Clearing The Air in an HOA: Guide For Members Dealing With Secondhand Smoke
The health hazards of secondhand smoke entered the public consciousness with a 1986 Surgeon General’s report. Since then, state and local governments, and many homeowners and condo associations, have adopted policies intended to limit exposure. Millions of former smokers have quit over the last few decades, and far fewer young people will ever pick up the habit. Yet, in many communities, secondhand smoke remains a problem.
Fortunately, though, it’s a problem that can often be addressed through well-drafted HOA covenants, prudent state and local laws, and inspired action by individual members.
What is Secondhand Smoke?
The federal Center for Disease Control and Prevention (CDC) defines “secondhand smoke” as smoke from burning tobacco products, such as cigarettes, cigars, and pipes, along with smoke exhaled by individuals smoking such products. According to the CDC, secondhand smoke contains hundreds of toxic chemicals, including as many as 70 carcinogens.
The U.S. Department of Health and Human Services (HHS) recently warned that even limited exposure to secondhand smoke can be harmful. In children, this means, among other things, a significant increase in, or aggravation of, respiratory problems like asthma, ear infections, and even sudden infant death syndrome (SIDS). Adults exposed to secondhand smoke are more likely to develop heart disease and lung cancer, or to suffer strokes.
Along with the health problems, secondhand smoke in residential areas also leads to higher upkeep costs - due to more frequent replacement of carpet, paint, curtains, and other fixtures necessitated by damage or staining from tobacco smoke - and an increased risk of fire.
Growing public awareness of the hazards of secondhand smoke has propelled efforts to reduce public exposure. These efforts have been fairly successful, leading to a 65% decrease in the number of nonsmokers regularly exposed to secondhand smoke (per CDC statistics). Even so, because secondhand smoke continues to cause conflicts in many homeowners’ associations, members need to be aware of their legal rights and available recourse options.
Legal Restrictions on Secondhand Smoke.
While the American legal system recognizes and guaranties numerous rights, the right to smoke is not among them. Consequently, smoking can be restricted by law, regulation, ordinance, or private agreement. Landlords can, and often do, include “no smoking” provisions in residential leases. And businesses are free to institute no-smoking policies on their premises.
Beginning in the 1990’s, state and local governments increasingly placed restrictions on smoking in public places. Typically, these laws and ordinances apply to restaurants and other businesses open to the public – or to public facilities like parks. But they can also apply to common areas within an HOA, like a recreational facility or sidewalk. Many states also mandate smoke-free workplaces. See, e.g., Cal. Civ. Code §6404.5; A.R.S. §36-601.01. In states with smoke-free workplace legislation, a staffed HOA office and other areas where employees work must be smoke-free.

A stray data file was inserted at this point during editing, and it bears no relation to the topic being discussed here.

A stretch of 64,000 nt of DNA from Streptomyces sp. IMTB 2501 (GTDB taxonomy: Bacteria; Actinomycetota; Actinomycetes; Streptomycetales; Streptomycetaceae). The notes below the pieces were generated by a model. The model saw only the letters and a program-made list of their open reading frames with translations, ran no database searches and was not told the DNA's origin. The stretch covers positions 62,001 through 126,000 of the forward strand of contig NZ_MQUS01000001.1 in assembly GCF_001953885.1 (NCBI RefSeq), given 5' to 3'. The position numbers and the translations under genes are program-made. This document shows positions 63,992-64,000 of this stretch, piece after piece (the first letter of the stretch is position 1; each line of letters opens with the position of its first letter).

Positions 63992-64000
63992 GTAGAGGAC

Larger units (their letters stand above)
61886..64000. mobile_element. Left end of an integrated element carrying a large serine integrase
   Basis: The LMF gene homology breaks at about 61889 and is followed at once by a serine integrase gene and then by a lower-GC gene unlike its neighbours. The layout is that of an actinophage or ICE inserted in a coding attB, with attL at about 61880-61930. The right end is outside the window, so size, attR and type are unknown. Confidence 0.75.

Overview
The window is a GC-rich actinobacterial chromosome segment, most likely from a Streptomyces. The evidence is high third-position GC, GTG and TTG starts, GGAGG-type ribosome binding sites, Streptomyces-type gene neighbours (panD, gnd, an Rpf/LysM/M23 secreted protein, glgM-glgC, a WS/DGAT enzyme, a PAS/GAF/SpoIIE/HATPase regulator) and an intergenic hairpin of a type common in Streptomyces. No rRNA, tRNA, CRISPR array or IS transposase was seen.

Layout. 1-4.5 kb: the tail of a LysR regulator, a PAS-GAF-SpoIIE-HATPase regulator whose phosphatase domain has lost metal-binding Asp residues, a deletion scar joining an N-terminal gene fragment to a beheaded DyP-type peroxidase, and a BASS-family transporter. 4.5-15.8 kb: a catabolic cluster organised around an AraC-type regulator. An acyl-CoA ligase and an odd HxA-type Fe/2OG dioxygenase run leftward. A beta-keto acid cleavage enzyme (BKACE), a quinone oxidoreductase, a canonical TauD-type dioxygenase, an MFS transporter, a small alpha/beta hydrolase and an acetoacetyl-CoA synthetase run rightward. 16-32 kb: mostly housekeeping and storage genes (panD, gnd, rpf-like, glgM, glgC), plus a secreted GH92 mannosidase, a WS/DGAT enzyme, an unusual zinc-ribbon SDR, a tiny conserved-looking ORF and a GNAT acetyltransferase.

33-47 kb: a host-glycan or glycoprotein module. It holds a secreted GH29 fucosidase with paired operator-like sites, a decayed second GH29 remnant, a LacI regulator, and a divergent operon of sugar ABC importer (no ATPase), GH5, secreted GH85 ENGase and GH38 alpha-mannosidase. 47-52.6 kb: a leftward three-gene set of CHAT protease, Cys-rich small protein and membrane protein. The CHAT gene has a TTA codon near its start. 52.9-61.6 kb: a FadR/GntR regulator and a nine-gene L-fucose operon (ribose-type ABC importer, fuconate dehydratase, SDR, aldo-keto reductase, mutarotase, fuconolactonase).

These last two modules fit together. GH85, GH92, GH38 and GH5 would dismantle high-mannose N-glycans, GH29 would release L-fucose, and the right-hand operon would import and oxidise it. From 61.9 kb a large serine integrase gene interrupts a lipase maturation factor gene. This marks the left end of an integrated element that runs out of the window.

Things are a little less clear when it comes to smoking in non-public spaces, particularly residences. Because of the high priority the law places on property rights, state and local governments are somewhat reluctant to tell smokers they cannot smoke in their own homes, though local ordinances limiting or prohibiting smoking in multi-unit residential buildings are becoming more common. Of course, any homeowner is free to prohibit smoking within his or her own home, and private organizations – such as homeowners associations – can enter into voluntary restrictions.
Numerous homeowners and condo associations have done just that – adopting covenants that limit areas within which members or their guests can smoke or, in some cases, banning smoking altogether. To be enforceable, though, an association’s smoking ban must be adopted via the correct procedures.
Smoking Restrictions within an HOA.
An association’s declaration of covenants is essentially a contract between all of the members. When new members purchase a home in a community with an HOA, they are deemed to have accepted all of the association’s covenants because the declaration is recorded with the land records of the county in which the HOA is located and is therefore a matter of public record. Like other contracts, HOA covenants are presumed by courts to be enforceable, except to the extent a provision violates state or federal law, or “unless the restriction is arbitrary, imposes burdens on the use of lands it affects that substantially outweigh the restriction’s benefits to the development’s residents, or violates a fundamental public policy.” Nahrstedt v. Lakeside Village Condo. Ass’n., 8 Cal. 4th 361, 386 (1994).